You would lose that bet, guaranteed they would not show them if they did not have them for the sale. There was a 50% tax on profits from the purchase of silver bullion from 1934 to 1963. This particular stamp is one with the "series 1940" handstamp, a very scarce stamp.
Serious revenue collectors don't need cat numbers for these stamps, they are easily found in the catalog. And given the value of these stamps, only serious collectors would likely to be be bidding. Plus this auction house doesn't use "illustrative pictures" for their catalogs. They always use items actually in the sale.
I'm pretty sure the major auction houses (and I think Kelleher is in that category) never use illustrative pictures on the covers of their auction catalogs. Stamps shown on the cover will be in the auction and are probably some of the auction highlights.
And that's why I "never" wager more than a quarter. Story is, I was with a friend once at a slot machine cuz he said it was fun. I put in a quarter, puled the lever, and nothing. It was very disappointing. Been in a casino, never been to las vegas. Been close, but I cant stand sitting around gambling. Just not my deal. As you have seen, by my loss of the proverbial quarter here, its better this way. LOL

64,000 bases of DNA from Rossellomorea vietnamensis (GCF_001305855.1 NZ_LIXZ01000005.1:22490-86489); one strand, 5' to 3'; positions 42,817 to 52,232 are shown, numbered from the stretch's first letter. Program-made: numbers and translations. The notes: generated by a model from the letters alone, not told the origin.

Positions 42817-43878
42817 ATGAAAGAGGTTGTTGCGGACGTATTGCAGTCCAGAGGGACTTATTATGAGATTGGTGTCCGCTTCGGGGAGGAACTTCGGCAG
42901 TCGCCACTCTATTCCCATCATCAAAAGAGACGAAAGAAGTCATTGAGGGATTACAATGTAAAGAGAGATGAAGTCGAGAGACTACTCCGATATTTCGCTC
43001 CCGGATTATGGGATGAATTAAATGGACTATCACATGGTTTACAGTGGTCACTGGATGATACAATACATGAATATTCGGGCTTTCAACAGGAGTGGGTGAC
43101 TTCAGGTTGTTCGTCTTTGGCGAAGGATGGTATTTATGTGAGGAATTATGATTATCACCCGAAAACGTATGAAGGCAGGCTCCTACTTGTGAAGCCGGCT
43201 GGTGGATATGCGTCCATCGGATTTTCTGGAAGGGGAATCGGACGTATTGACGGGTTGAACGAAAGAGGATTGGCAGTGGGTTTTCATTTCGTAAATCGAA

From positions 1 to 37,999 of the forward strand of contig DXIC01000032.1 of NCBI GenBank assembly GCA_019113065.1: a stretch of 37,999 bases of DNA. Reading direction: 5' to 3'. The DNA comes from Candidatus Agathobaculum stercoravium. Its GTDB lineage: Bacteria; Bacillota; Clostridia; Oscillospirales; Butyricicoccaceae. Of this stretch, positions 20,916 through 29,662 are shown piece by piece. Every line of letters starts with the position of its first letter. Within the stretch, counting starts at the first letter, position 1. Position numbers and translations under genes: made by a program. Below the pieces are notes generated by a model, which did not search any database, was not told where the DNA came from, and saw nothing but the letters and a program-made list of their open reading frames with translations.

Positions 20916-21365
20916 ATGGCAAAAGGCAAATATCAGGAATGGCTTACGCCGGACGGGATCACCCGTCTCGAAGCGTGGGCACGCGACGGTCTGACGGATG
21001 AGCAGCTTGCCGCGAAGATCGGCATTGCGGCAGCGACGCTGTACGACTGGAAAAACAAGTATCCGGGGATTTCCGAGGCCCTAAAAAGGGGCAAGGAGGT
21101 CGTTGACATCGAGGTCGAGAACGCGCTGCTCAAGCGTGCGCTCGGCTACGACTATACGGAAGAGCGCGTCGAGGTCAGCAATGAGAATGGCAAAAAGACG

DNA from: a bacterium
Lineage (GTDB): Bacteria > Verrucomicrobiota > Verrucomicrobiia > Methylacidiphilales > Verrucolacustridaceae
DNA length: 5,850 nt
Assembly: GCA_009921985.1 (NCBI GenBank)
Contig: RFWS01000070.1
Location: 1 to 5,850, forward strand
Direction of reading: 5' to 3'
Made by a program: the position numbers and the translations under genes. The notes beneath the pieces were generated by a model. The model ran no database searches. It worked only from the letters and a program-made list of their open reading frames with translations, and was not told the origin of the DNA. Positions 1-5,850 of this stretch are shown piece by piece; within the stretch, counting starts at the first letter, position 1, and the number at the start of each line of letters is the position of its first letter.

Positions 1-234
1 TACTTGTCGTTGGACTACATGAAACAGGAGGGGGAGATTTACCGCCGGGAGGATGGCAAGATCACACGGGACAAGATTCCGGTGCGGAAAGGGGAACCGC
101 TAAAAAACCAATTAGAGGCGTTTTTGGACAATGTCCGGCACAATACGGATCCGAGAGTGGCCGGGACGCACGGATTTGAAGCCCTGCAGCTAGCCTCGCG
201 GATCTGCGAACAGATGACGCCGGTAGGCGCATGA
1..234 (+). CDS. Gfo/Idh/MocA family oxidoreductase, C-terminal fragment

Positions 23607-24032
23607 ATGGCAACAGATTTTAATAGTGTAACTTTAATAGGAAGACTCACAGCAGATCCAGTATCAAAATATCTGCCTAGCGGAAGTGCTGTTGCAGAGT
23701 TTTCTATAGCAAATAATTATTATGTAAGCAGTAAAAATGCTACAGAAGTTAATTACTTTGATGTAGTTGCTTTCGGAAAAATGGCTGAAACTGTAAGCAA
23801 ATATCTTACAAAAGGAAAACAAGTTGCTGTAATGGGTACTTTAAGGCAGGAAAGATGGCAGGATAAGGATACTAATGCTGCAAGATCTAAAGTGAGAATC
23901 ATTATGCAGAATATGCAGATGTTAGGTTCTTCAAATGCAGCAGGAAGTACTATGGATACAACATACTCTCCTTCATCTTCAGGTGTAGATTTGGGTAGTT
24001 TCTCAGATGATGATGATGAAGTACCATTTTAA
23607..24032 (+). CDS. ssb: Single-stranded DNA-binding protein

Well, No one took me up on the bet. I was simply informed I would lose. To my knowledge, no one actually looked to see if the Illustrations were Items for sale. I don't doubt his knowledge in the matter, however, a bet requires 2 parties to be contractual. So, in light of my recent education in auctions houses so kindly provided by Revcollector, I retract my bet, but am grateful for the addition to the sum of my personal knowledge. :)
The sale cover hilights look tempting: stock transfer RD 234 one of 3 known, Red dated documentary R306A about 10 known, silver tax RG 55 nine known, the large rug R1333 about 80 surviving copies, and the chicken RO 129a about 10 known
There are at least 11 RG55 known. I maintain a list of the control numbers of genuine series 1940 handstamps for the different categories for which they are applicable (about 16 different stamps). There are specific groups of numbers for each variety that all genuine handstamps must fall into. That's one of the factors in determining whether a handstamp is genuine or not. I currently have 11 numbers listed for this stamp. I have personally examined about 5 or 6 of the Macklin Match stamp, always a fun stamp to see.